Anomia as a Marker of Distinct Semantic Memory Impairments in Alzheimer's Disease and Semantic Dementia

Jamie Reilly, Jonathan E. Peelle, Sharon M. Antonucci, Murray Grossman

Research output: Contribution to journalArticlepeer-review

68 Scopus citations


Objective: Many neurologically constrained models of semantic memory have been informed by two primary temporal lobe pathologies: Alzheimer's disease (AD) and Semantic Dementia (SD). However, controversy persists regarding the nature of the semantic impairment associated with these patient populations. Some argue that AD presents as a disconnection syndrome in which linguistic impairment reflects difficulties in lexical or perceptual means of semantic access. In contrast, there is a wider consensus that SD reflects loss of core knowledge that underlies word and object meaning. Object naming provides a window into the integrity of semantic knowledge in these two populations. Method: We examined naming accuracy, errors and the correlation of naming ability with neuropsychological measures (semantic ability, executive functioning, and working memory) in a large sample of patients with AD (n = 36) and SD (n = 21). Results: Naming ability and naming errors differed between groups, as did neuropsychological predictors of naming ability. Despite a similar extent of baseline cognitive impairment, SD patients were more anomic than AD patients. Conclusions: These results add to a growing body of literature supporting a dual impairment to semantic content and active semantic processing in AD, and confirm the fundamental deficit in semantic content in SD. We interpret these findings as supporting of a model of semantic memory premised upon dynamic interactivity between the process and content of conceptual knowledge.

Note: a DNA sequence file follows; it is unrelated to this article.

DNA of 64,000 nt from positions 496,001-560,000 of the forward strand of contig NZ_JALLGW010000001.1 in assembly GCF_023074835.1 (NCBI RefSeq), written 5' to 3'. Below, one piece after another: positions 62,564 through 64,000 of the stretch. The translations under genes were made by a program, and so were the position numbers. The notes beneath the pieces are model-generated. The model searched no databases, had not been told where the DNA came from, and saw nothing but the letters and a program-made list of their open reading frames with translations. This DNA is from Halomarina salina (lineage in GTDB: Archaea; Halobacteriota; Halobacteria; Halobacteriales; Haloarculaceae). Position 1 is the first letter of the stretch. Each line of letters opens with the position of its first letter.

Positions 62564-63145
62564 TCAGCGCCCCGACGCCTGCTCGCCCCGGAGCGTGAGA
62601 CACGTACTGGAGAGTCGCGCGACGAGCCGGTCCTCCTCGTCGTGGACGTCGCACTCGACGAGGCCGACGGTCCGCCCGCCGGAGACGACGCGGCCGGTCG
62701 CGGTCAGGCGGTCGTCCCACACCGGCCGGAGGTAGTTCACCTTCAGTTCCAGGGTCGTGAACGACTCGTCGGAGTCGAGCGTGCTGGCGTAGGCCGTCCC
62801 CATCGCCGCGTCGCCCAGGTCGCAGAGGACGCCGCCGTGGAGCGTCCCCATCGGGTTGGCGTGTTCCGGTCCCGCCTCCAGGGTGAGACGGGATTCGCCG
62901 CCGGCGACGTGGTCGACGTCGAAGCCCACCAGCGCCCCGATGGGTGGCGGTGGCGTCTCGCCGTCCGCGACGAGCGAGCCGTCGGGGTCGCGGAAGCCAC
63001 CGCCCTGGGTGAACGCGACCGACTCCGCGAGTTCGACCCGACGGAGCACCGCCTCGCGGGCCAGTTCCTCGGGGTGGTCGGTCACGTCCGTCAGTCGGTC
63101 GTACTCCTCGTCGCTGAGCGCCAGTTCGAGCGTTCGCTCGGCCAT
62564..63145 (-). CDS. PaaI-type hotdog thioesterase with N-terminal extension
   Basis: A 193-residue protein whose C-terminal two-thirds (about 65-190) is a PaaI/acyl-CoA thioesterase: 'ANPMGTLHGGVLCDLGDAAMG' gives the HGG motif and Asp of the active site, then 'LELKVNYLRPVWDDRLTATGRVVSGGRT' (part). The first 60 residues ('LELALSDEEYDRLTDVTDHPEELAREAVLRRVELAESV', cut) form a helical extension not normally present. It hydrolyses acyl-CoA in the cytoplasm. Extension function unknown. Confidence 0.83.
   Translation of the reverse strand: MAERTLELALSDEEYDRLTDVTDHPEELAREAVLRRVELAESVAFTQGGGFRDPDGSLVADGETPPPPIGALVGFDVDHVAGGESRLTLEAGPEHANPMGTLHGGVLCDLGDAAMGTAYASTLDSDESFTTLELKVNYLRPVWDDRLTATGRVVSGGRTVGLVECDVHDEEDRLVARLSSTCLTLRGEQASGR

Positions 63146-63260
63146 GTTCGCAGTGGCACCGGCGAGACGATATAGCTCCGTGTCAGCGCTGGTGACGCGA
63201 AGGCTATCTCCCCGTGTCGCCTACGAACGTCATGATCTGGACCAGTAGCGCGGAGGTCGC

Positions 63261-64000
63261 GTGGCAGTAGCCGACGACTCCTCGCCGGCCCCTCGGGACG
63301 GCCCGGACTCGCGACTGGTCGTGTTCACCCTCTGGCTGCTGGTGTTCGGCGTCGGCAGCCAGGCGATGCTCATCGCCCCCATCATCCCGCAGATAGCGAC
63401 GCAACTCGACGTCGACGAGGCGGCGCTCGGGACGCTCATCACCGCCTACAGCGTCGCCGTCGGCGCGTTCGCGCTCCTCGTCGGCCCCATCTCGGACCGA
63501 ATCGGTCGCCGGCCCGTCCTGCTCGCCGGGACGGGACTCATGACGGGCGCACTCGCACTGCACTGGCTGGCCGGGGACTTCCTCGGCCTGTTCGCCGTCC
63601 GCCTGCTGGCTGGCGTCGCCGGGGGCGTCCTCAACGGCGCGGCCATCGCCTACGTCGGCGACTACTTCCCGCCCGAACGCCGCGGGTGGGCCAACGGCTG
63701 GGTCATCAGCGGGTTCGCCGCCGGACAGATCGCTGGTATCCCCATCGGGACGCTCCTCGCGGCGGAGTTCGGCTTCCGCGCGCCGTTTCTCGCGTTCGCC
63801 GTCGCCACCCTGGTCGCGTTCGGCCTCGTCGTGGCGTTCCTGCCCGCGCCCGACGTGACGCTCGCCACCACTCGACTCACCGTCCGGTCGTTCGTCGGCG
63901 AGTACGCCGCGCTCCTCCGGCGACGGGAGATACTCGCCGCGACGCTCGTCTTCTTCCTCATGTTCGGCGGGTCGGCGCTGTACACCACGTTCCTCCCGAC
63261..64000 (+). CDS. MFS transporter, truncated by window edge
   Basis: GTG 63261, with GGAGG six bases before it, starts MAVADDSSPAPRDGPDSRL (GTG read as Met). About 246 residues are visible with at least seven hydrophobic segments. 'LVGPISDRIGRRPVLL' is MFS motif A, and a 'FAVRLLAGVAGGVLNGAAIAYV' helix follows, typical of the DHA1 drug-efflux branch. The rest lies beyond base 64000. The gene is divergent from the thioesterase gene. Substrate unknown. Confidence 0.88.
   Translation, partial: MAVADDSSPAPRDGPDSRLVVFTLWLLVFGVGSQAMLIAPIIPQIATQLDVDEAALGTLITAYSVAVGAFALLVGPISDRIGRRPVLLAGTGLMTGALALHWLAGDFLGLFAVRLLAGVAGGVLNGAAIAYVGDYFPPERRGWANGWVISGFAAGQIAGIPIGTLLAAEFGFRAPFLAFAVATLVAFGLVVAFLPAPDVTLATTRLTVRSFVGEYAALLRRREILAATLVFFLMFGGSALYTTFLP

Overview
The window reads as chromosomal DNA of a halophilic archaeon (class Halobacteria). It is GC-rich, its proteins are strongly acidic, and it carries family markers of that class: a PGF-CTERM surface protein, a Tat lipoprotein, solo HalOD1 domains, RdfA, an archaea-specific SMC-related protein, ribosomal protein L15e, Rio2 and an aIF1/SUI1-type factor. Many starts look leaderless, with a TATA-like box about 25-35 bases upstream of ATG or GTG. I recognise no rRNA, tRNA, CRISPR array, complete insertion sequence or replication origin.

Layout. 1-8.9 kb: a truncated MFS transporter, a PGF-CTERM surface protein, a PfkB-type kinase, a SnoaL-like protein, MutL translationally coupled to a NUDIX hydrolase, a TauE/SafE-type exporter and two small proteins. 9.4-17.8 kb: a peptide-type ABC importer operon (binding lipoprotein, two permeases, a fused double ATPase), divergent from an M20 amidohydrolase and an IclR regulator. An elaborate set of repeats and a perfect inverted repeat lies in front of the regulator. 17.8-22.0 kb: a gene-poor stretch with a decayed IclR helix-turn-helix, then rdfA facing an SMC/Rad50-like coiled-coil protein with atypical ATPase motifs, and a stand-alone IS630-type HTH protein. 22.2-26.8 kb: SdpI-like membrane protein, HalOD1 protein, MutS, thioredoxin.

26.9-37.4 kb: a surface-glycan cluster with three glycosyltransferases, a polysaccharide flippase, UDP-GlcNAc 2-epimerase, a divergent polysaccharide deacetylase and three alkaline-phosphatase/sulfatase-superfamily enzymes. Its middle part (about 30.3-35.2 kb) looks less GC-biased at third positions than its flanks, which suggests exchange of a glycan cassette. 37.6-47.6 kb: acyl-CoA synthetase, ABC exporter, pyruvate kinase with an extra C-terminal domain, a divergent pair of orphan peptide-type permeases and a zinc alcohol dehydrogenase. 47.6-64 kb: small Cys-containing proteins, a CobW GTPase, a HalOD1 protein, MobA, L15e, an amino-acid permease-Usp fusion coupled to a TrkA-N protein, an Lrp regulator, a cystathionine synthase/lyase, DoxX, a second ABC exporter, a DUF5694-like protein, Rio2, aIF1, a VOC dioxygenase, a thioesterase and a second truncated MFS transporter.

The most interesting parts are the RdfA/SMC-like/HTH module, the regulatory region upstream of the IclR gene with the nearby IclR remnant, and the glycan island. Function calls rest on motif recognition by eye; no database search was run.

Original languageEnglish
Pages (from-to)413-426
Number of pages14
Issue number4
StatePublished - Jul 2011


  • Alzheimer's disease
  • Error analysis
  • Naming
  • Semantic dementia
  • Semantic memory


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